Is Apple's Final Cut Pro X first rate or a big mistake? An Academy Award-winning editor weighs in |

Movies | Inside Movies

Is Apple's Final Cut Pro X first rate or a big mistake? An Academy Award-winning editor weighs in


(A.M.P.A.S./ABC via Getty Images)

Apple released their overhauled professional video-editing system, Final Cut Pro X, to the world last week, and the response on the blogosphere has been especially unkind. “I’m just shocked,” says one. “It’s incredibly bad.” Another calls the program, “A very souped up version of iMovie ‘11 but with iMovie’s ability to “Export to FCP” removed.” Current ratings on the Mac App Store have the software sitting with a lackluster 2.5 stars.

People are frustrated that Final Cut Pro X is not fully compatible with Final Cut Pro 7 files, rendering older videos unusable by the new system. Many editors, who have built their entire careers upon older versions of Final Cut Pro, are concerned that they may be forced to adapt to a new Final Cut system that has less functionality. Though Pro X does have a few features that users are excited about – the 64-bit processing, the improved “Preview” function – the good has gotten utterly lost in a sea of enraged bloggers.

So before we picked up our pitchforks and joined the Apple torching mob, we sought some real answers from Kirk Baxter, Academy Award-winning editor of films like The Social Network, The Curious Case of Benjamin Button, and the upcoming The Girl with the Dragon Tattoo. Baxter (along with his editing partner Angus Wall) edited each of those films with Final Cut Pro, and he spoke with EW about his take on the new software. 

“There’s a little too much hating,” Baxter explained. “The guys from Apple came out and showed Angus Wall and myself [the program], and a lot of it I thought was absolutely amazing. It really, really was smart. It just seems they’ve basically put the software together for laptop users, which I understand – I’m sure every student in America is going to have one, just not the industrialzied world. It seems to be very clever and user friendly; it’s just not set up to be used professionally.”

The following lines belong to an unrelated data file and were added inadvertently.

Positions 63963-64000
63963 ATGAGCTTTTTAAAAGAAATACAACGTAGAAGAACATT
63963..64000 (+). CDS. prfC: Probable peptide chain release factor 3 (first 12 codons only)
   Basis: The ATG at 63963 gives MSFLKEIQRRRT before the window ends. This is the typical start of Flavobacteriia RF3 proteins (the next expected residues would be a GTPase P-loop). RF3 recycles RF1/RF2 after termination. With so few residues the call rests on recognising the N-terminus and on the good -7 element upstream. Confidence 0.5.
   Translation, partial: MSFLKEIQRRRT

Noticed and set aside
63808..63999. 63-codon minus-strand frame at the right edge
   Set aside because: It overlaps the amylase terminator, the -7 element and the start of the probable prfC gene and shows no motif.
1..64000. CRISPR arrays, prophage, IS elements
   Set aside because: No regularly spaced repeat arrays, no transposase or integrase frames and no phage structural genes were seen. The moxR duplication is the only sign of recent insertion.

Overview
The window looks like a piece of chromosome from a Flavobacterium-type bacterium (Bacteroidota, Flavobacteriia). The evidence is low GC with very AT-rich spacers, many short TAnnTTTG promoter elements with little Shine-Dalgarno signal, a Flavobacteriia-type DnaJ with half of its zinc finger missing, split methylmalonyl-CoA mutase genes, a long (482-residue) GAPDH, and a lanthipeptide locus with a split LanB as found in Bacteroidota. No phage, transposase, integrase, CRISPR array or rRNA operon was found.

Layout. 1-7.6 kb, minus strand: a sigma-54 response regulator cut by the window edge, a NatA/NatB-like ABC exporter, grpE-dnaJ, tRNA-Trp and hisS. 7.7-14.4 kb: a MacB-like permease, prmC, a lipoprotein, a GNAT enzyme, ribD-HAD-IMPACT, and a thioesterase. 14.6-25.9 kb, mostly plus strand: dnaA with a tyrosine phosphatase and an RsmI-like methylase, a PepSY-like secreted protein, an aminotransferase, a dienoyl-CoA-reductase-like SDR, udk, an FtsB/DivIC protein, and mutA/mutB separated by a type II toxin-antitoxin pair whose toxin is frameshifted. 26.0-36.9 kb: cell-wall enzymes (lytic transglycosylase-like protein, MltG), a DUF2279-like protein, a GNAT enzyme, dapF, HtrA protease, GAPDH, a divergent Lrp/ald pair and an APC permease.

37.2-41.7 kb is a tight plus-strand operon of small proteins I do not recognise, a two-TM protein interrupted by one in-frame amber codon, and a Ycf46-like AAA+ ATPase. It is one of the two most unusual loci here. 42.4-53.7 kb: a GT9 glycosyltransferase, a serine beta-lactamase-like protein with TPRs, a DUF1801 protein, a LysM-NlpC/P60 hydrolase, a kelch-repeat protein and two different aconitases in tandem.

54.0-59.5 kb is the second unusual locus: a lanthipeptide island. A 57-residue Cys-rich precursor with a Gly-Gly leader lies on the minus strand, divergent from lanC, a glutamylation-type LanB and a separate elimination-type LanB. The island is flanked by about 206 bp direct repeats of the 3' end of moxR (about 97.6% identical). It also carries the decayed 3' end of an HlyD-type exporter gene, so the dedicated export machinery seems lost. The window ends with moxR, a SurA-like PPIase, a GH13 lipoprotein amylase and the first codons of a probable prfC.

Baxter was also clear about the problems with the editing platform: “It needs a few key things. In order for us to do a [David] Fincher film on it, you’ve got to be able to switch between multiple cameras, so with that right there, we can’t use it. Secondly, it only has one viewer monitor, and we use source material, select material, and then our edit material, so we use three monitors. You can kind of force yourself to change, but why? It might be better if you’re working on a laptop, but if you’ve got three monitors to work from, then it’s not better – it’s constricting.”

As far as the future is concerned, Baxter isn’t planning on switching to Pro X anytime soon. “I assume I’m going to be working on Final Cut 7 until they upgrade the new model to professional standards, and if they don’t do it, then I imagine all of us will end up aborting and finding a new platform to work on, but I honestly think their money is in laptop editing – there are just more of those people than professional editors – so I don’t think they’re sweating it…. I’d imagine people are going to stall on embracing it until it is of more professional use.”

Fortunately, it does appear that Apple is planning on adding many more features to Final Cut Pro X. The company released an FAQ yesterday to address the many concerns (and rants) coming their way, and it looks like the software is going to be adding numerous features over the coming months. Daniel Bérubé, founder of the Boston Final Cut Pro User Group, explained to EW that Final Cut Pro X is actually going to receive quite a progressive long term rollout, which will allow users to update their software periodically without having to buy an expensive new Final Cut program.

“Things are happening differently this time around,” Bérubé explained. “[Apple is] taking advantage of software they’ve built. They’ve got a new business model with Final Cut X in the Mac App Store, which I personally think is a marvelous idea… [Apple] will always be able to put incremental or major changes into [Final Cut], and people will immediately be able to download the latest app in the App Store… It’s just a different way.”

Bérubé also cautioned people not to criticize Apple too quickly: “This doesn’t mean that Final Cut 7 is no longer usable. You can use Final Cut Pro 7 for the next three or four years and have no problems with it. I think that anyone who thinks they have to switch to Final Cut Pro X, or switch to another [editing program] because of Final Cut Pro X without letting this process happen, probably should reevaluate their thinking.”

Follow Grady on Twitter 


More from Our Partners